Needless to say there is no ideal tool which will work in any situation, with any test object, any test objectives or work optimally on any device. However there are some things we found to be of extra importance and which facilitates user testing for both UX researchers and test users. In our research we tried several different tools and services and found that none of the investigated SRTs and test services worked perfectly. However each of the investigated tools had their advantages as well as drawbacks, and the ideal tool would be a mixture of the good parts from all of these tools.

  • Our ideal SRT would provide features and properties like:
  • Possibility to display tasks and questions to the test user directly in the app
  • Feedback directly in the mobile phone, stating if the recording succeeded to upload or if something went wrong
  • Possibility to upload the recordings again
  • Possibility to pause the recording (for example if someone interrupts during the test session and this should not be part of the test)
  • Possibility to change settings from the online dashboard (and not only from inside the code)
  • Possibility to customise the tool, for example to turn on/off preview and pause functionality and facial recordings
  • Preview possibility for the test user, in order to make sure everything was recorded correctly
  • Statistics, metrics and auto generated diagrams in the dashboard
  • Possibility to adjust camera position (possibility for the test user to see the face for a few seconds before starting the test, in order to make sure the face is visible to the camera)
  • No loss of information due to application crashes
  • A well functioning and easy to use annotation functionality

Our ideal tool would also be connected to a service which provides both test user recruitment, test set up and distribution of test instructions and application. Test user recruitment is generally time consuming and it would be appropriate to store everything in the same place without having to worry about for example connecting the test user’s questionnaires with the corresponding recordings. Another valuable feature would be the possibility to summarise the results and receive auto generated diagrams of statistics and quantitative data directly on the tool’s website. It would then be possible to share the results with the rest of the team instantly, without using multiple services for writing and storing documents, recordings and other data. This would both facilitate organisation of test data and save time. To be able to do all parts of the testing process using the same tool and test service would be optimal.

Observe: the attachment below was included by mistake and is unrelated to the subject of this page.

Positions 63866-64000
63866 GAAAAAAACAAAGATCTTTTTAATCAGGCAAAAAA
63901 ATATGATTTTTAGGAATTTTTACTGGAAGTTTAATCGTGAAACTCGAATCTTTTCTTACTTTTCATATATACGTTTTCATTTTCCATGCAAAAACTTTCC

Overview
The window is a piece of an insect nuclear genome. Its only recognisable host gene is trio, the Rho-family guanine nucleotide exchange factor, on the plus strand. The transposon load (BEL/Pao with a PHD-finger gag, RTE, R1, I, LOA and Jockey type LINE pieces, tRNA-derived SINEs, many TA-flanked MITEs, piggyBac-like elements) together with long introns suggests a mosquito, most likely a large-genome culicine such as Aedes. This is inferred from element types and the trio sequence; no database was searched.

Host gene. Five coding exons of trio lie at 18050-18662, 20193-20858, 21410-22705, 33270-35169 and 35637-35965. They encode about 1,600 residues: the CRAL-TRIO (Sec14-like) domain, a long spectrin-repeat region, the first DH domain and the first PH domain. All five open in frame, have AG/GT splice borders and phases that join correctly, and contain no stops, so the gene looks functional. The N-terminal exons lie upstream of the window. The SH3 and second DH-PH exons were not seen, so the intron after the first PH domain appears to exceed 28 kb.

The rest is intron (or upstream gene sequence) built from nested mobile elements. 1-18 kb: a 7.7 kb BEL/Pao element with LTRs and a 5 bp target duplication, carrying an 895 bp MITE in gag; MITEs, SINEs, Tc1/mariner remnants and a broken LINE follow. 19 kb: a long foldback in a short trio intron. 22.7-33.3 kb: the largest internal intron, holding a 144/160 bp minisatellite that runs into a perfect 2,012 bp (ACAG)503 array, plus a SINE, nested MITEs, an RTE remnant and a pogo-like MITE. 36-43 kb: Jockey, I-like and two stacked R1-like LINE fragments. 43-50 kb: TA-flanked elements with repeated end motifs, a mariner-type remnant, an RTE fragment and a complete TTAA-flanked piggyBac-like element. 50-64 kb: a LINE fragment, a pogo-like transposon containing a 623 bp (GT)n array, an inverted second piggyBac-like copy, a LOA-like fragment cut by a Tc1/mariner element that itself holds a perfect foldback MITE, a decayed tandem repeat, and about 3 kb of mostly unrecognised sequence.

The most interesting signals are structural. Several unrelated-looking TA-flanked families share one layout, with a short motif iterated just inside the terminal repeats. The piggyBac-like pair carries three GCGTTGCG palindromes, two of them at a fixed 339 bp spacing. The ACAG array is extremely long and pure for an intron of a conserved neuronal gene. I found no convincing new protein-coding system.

Based on our study, we have concluded that there is no one perfect method for conducting user tests with SRTs and there is no “one method fits all”. There are many factors to consider, for example: it is important to know what to test and whom to test it on. Based on the answer to these questions, a decision has to be made regarding which test service and SRT to use. Different tools may suit different needs. Which SRT to use also depends on how much control the UX researcher wants to have over the test and also which resources that are available.

It might seem a big leap to start using SRTs, but it’s really rewarding once you get started and we highly recommend it. It is possible to retrieve so much information regarding your user’s experiences and behaviour and you don’t have to be a UX researcher or have previous knowledge and years of experience in the area, you will still gain valuable insights. Since app development is a rapidly changing area and the competition is fierce, it is not enough to just have a working product, it also has to be user friendly and afford a better user experience than your competitors’. By doing frequent user tests early in the development process and figuring out what the users really feel about your product all through the course of development, It is possible to save both time and money. The improvements resulting from these user tests can be what separates you from your competitor.

Thank you for reading our blog post, we hope that this will help you a little bit in the testing tool djungle.

If you have any questions feel free to contact us at karjo132+srt@student.liu.se or veronica.borjesson@gmail.com.

If you are interested in reading our thesis (and a more detailed description of the workflow and evaluations of the examined tools and services) you can find it here: http://liu.diva-portal.org/smash/record.jsf?pid=diva2%3A838963&dswid=326.

Over and out!

//Karro and Veronica